Archive for the 'Doves & Chickens' Category

Jul 17 2014

TBT: New Tenants?

Pigeon at the Pitt nest box, 21 June 2014 (photo from the National Aviary falconcam at Univ of Pittsburgh)

On Throw Back Thursday (TBT), a 2014 replay of something that’s happened only three other times since 2008…

Word must have gotten out that the Pitt peregrine nestbox wasn’t used much this spring. Some surprising new tenants stopped by last month.

On June 21 a pair of pigeons inspected the site for three hours.

“Wow, honey!  Look at this perfect location.  I’ve heard it’s dangerous up here but this area looks completely safe.  What a cool place to nest.  We could move in immediately!”

Pigeons at the Pitt peregrine nest, 21 June 2014 (photo from the National Aviary falconcam at Univ of Pittsburgh)

After three hours they began to wonder… “Did you hear something? I have a creepy feeling we’re in danger.”

Cathedral of Learning pigeons on alert (photo from the National Aviary falconcam at Univ of Pittsburgh)

 

The pigeons never moved in.  😉

 

Click here for a story about pigeon nest-shoppers in 2008.

 

(photos from the National Aviary snapshot camera at University of Pittsburgh)

Comments Off on TBT: New Tenants?

Jul 01 2014

The Could-Have-Been National Bird

Published by under Doves & Chickens

Wild turkeys (photo by Steve Gosser)

Around the world, national birds are chosen from among large, distinctive or iconic native species.  The bald eagle was chosen in 1782 for the Great Seal of the United States.  He is naturally large and distinctive and, after hundreds of years of persecution (yes, people used to trap and kill bald eagles) the 1940 Bald Eagle Protection Act made him completely iconic.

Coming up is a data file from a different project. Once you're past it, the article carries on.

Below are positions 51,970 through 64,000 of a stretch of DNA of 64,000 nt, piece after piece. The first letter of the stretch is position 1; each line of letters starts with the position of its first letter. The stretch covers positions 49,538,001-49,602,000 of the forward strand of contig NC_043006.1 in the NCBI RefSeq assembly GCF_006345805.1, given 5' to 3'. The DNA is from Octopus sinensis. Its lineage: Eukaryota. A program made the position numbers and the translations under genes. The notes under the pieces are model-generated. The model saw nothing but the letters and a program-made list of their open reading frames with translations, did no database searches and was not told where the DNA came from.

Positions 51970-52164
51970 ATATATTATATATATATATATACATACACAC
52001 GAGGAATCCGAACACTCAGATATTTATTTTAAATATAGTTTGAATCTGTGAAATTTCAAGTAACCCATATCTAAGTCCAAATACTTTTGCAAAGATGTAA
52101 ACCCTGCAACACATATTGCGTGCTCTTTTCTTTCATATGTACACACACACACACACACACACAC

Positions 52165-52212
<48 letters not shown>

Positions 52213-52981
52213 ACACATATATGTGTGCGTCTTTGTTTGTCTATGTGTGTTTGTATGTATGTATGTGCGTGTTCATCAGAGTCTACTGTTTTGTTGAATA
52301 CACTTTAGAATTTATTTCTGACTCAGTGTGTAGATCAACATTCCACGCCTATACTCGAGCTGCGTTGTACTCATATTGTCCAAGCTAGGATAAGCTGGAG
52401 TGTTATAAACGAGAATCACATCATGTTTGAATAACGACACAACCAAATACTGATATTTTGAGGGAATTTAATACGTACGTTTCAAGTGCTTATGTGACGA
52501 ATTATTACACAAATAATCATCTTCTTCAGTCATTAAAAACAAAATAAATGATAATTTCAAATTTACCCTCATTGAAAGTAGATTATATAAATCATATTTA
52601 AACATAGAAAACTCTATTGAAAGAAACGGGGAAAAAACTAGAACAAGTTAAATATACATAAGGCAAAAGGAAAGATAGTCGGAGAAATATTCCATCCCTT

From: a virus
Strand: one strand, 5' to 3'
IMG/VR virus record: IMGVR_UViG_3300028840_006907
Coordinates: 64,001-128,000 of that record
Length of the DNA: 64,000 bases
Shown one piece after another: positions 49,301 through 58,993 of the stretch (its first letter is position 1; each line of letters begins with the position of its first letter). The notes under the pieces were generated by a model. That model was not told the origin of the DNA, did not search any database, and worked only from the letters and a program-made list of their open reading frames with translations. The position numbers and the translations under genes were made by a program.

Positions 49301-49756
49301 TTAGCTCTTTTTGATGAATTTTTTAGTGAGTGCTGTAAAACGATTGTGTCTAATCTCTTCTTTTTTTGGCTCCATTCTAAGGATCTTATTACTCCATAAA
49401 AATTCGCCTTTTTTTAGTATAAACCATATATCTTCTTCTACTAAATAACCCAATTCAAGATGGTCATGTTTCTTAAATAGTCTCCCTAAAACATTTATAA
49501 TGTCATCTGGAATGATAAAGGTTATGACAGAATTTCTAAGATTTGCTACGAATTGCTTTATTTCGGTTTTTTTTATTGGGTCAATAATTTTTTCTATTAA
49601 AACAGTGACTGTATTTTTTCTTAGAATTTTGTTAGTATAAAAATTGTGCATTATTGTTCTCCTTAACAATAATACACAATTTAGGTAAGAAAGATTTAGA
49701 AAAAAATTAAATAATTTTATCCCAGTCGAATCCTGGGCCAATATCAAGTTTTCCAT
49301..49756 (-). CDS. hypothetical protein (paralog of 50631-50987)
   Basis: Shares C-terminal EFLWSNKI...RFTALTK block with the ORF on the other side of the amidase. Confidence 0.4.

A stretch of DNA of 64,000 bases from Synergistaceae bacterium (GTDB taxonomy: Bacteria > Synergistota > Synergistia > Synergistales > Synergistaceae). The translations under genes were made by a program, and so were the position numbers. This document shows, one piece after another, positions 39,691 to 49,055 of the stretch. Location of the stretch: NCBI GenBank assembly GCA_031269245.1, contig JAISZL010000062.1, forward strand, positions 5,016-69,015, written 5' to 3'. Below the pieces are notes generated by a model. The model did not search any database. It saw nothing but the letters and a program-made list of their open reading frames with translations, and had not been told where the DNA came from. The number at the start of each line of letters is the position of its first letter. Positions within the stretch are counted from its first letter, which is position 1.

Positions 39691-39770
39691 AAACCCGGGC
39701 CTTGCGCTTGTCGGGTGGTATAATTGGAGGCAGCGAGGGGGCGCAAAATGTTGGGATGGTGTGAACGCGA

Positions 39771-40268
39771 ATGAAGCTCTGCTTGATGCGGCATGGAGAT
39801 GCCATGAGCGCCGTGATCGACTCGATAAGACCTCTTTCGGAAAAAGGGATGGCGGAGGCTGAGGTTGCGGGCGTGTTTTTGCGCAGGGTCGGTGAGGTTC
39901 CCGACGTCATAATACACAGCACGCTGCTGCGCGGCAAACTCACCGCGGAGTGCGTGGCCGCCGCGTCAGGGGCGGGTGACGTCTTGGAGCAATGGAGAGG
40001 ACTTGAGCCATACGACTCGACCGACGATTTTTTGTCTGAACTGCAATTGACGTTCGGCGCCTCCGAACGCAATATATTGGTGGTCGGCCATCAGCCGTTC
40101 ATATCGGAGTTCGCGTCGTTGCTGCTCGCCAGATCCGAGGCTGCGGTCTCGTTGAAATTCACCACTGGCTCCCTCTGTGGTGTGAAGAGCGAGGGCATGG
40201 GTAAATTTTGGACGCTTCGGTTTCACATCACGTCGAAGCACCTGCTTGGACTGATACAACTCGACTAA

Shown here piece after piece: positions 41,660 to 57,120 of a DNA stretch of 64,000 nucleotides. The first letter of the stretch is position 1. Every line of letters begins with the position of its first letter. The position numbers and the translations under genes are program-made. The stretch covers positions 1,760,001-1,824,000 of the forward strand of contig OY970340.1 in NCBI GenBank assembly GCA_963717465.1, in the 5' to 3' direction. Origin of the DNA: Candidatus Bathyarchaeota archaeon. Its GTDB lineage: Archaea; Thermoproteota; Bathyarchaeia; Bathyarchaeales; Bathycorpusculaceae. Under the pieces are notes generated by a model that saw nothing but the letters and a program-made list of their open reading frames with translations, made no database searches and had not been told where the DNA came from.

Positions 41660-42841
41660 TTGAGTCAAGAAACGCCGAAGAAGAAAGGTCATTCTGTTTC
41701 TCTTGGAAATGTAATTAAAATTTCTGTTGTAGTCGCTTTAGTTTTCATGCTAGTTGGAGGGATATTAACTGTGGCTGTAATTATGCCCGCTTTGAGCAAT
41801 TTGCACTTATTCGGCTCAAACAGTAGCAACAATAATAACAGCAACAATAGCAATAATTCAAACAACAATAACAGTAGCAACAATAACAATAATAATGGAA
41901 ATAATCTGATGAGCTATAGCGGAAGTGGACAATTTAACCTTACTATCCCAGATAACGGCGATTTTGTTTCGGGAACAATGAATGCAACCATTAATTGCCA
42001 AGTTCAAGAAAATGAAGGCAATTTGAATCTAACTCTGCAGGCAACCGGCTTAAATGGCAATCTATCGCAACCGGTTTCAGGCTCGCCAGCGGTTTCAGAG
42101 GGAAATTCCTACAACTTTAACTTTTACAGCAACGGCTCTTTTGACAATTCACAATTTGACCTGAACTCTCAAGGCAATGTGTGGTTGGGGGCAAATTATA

Many national birds are not majestic.  Austria and Estonia have both chosen the barn swallow and the U.K. has chosen the European robin.  The U.S. could have chosen the large, native wild turkey (Meleagris gallopavo).  After all France, our great supporter during the American Revolution, chose the Gallic rooster (Gallus gallus) as their symbol but that was largely due to a play on words.  Gallus is the Latin name for both the Gauls and the chicken.

Some say Ben Franklin preferred the wild turkey over the bald eagle as a national symbol but the real story is more nuanced than that.  It’s a story of our first principles and the fight for independence.

Our basic reason for fighting the War of Independence was Americans’ desire to be freed of England’s hereditary aristocracy (the king) who imposed oppressive laws from afar.  The leaders of our Revolution were not hereditary aristocrats.  They were generally “commoners” who became successful on this continent.  They resented being pushed around by the aristocrats overseas.

As the war was winding down in 1783, Major General Henry Knox proposed that the leaders keep in touch so they formed the exclusive Society of the Cincinnati and chose the bald eagle as their symbol.  Open only to those who fought or lead the American Revolution and their descendants, the Society’s bylaws formed the first hereditary aristocracy on American soil.